The Architecture of a Championship (revisited)

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Just ten short months ago, I authored an entry to this very column titled The Architecture of a Championship, in which we focused mainly on the logistical challenges and scheduling strategies of championship sportsman competitors. Less than a year later, I write this with the 2021 NHRA Lucas Oil Series Super Gas national championship trophy sitting beside me. Kind of ironic, (and kinda friggin’ sweet)?!?

What I want to do today, is to look back in an attempt to distinguish the key ingredients in my own championship run (although as you’ll see, I don’t necessarily believe they’re specific or independent to me). While the focus 10 months ago was on logistics and strategy, this retrospective will be more dedicated to the pillars that I believe facilitated success in my own season. Namely: preparation, opportunity, and circumstance. Put in simpler racing terms, what we need is: a great car, solid driving, and good luck!

Preparation (A Great Car):

Obviously, any job is easier to do when you’ve got the appropriate tools. And when it comes to Super Gas competition, I think it would be difficult to find a better tool for the job than my Charlie Stewart Race Cars, C7 bodied Corvette roadster. The combination in my Corvette is the same combination that was in my last American dragster (the car that won me the 2017 Spring Fling Million). When I sold that car, I said that it was the best race car I’ve ever owned, both on the throttle stop and in wide open bracket trim. I literally slid the Huntsville Engine SR20 headed 632, with the BTE trans and converter out of that car and into the ‘Vette. The only change was an increase in gear ratio to compensate for the weight difference.

So the combination was both refined and familiar, which speaks, on some level, to how we were able to hit the ground running in 2021 with what was essentially a new car (I think I made 28 runs with it in 2020). The real advantage that I would point to with my equipment, however, goes beyond the tune up. My combination runs 9.90 at around 170 mph, putting me on the faster end of Super Gas. And yet, in a category that is filled with vehicles that are uncomfortable to drive at lower speeds (ask me how I know…), I’m in a fast car that not only goes down the track everytime, but does so in a manner so comfortable, that I don’t ever have to think about “driving” the race car. It literally goes down the track as easily (perhaps even easier) than a dragster. That couldn’t have been illustrated better than at season’s end: we won a day at the Great American Guaranteed Million bracket race in the Corvette. I was running it wide open, dialed in the 4.8’s (1/8th mile). It was cold: below 40 degrees. Toward the end, my opponents, in dragsters, were having a hard time getting down the race track. My Corvette not only kept running the same number, but it never gave any inclination of getting skittish. In an environment where you wouldn’t expect anything to be easy to drive (much less a 4-second buggy), it was just that!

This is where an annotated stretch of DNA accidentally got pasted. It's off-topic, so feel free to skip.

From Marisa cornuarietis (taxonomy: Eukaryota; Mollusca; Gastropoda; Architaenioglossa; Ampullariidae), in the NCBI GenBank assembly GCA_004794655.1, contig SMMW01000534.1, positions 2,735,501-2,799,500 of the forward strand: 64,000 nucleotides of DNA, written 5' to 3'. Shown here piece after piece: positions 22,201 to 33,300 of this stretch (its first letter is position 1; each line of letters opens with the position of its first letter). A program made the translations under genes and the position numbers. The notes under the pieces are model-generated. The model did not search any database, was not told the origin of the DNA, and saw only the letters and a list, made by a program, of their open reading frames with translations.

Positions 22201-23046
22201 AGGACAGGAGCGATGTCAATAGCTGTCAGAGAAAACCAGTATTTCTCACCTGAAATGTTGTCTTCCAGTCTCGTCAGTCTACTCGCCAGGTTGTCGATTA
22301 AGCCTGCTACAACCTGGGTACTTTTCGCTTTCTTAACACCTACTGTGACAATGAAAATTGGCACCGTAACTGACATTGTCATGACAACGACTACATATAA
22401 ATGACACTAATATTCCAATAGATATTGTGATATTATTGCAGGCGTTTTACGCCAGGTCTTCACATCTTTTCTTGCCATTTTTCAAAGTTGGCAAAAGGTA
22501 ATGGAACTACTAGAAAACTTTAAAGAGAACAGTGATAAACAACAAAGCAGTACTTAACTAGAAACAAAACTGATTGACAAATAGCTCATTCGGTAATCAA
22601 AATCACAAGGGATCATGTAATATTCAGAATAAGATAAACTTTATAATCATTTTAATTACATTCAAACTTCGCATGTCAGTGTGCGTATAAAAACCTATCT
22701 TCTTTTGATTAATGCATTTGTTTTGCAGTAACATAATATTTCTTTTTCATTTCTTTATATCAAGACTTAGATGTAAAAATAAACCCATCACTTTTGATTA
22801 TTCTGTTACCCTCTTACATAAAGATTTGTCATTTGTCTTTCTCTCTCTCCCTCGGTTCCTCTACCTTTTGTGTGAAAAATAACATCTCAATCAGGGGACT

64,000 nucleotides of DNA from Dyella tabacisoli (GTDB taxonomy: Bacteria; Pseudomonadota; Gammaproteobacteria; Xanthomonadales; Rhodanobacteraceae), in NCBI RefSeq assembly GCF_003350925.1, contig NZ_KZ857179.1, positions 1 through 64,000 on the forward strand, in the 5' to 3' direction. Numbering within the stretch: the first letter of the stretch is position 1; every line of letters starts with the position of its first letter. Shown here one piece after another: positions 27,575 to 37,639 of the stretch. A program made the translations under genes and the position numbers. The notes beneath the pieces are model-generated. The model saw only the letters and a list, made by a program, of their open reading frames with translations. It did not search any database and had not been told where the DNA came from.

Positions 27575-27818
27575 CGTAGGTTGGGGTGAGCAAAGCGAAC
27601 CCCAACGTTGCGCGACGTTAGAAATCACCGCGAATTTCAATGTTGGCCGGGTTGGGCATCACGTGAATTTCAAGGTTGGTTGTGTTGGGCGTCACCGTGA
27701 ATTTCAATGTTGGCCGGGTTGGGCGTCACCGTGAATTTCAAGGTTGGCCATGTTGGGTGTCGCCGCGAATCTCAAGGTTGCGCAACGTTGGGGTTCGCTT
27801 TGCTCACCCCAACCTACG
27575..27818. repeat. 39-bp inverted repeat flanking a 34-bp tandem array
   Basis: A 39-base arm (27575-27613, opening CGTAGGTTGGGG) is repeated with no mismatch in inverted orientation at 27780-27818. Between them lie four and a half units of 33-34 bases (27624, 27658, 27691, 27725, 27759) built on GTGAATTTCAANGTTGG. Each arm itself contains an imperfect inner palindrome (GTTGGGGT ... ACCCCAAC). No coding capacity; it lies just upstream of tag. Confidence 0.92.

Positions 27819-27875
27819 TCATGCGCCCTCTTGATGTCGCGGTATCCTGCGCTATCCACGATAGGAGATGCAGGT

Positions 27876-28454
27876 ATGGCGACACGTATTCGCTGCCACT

Opportunity (Solid Driving):

Obviously winning a championship takes more than a good car; we also have to drive it with some degree of competence (at minimum). While I’m uncomfortable taking credit for “great” driving – that descriptor is both subjective and arbitrary, not to mention overrated – I will do my best to break down my own performance.